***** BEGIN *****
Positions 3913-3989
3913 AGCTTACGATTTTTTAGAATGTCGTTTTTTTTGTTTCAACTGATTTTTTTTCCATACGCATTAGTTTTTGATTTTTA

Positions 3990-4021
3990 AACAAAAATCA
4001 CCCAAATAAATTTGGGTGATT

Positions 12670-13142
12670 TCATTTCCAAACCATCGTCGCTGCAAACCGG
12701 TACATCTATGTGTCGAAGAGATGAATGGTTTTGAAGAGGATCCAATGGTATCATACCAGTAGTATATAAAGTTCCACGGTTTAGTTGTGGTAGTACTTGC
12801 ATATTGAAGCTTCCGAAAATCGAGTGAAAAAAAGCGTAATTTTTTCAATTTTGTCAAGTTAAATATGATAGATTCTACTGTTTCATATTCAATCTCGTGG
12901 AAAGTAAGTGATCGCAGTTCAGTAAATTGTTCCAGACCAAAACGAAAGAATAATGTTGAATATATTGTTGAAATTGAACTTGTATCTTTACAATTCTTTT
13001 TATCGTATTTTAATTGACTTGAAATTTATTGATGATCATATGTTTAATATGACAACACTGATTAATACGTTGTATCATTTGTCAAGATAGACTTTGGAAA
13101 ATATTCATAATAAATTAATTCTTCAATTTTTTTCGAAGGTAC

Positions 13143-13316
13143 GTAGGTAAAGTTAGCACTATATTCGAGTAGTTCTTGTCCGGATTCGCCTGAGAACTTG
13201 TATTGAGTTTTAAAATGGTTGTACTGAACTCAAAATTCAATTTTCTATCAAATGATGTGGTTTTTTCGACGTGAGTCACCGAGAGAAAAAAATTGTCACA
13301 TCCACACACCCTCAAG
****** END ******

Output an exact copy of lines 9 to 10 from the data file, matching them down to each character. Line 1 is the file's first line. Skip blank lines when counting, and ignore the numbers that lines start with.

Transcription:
12801 ATATTGAAGCTTCCGAAAATCGAGTGAAAAAAAGCGTAATTTTTTCAATTTTGTCAAGTTAAATATGATAGATTCTACTGTTTCATATTCAATCTCGTGG
12901 AAAGTAAGTGATCGCAGTTCAGTAAATTGTTCCAGACCAAAACGAAAGAATAATGTTGAATATATTGTTGAAATTGAACTTGTATCTTTACAATTCTTTT